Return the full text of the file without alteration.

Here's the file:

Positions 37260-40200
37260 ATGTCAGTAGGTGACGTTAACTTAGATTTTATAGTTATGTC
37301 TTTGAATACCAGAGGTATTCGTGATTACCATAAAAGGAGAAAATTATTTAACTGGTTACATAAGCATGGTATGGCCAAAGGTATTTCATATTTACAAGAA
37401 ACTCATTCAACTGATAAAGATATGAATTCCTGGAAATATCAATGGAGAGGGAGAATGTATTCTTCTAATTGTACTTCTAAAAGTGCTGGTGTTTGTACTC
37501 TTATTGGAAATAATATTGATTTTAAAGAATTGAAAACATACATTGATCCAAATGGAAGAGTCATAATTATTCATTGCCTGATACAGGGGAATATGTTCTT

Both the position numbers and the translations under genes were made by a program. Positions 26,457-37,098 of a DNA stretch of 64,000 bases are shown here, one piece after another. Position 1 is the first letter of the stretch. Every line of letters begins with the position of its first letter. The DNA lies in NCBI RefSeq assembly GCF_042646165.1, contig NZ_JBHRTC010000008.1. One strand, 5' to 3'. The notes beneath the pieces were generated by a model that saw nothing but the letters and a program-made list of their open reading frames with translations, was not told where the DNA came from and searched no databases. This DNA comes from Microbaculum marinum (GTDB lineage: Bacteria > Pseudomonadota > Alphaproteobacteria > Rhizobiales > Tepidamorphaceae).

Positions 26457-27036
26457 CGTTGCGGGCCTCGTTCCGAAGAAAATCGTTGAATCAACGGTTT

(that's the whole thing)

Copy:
Positions 37260-40200
37260 ATGTCAGTAGGTGACGTTAACTTAGATTTTATAGTTATGTC
37301 TTTGAATACCAGAGGTATTCGTGATTACCATAAAAGGAGAAAATTATTTAACTGGTTACATAAGCATGGTATGGCCAAAGGTATTTCATATTTACAAGAA
37401 ACTCATTCAACTGATAAAGATATGAATTCCTGGAAATATCAATGGAGAGGGAGAATGTATTCTTCTAATTGTACTTCTAAAAGTGCTGGTGTTTGTACTC
37501 TTATTGGAAATAATATTGATTTTAAAGAATTGAAAACATACATTGATCCAAATGGAAGAGTCATAATTATTCATTGCCTGATACAGGGGAATATGTTCTT

Both the position numbers and the translations under genes were made by a program. Positions 26,457-37,098 of a DNA stretch of 64,000 bases are shown here, one piece after another. Position 1 is the first letter of the stretch. Every line of letters begins with the position of its first letter. The DNA lies in NCBI RefSeq assembly GCF_042646165.1, contig NZ_JBHRTC010000008.1. One strand, 5' to 3'. The notes beneath the pieces were generated by a model that saw nothing but the letters and a program-made list of their open reading frames with translations, was not told where the DNA came from and searched no databases. This DNA comes from Microbaculum marinum (GTDB lineage: Bacteria > Pseudomonadota > Alphaproteobacteria > Rhizobiales > Tepidamorphaceae).

Positions 26457-27036
26457 CGTTGCGGGCCTCGTTCCGAAGAAAATCGTTGAATCAACGGTTT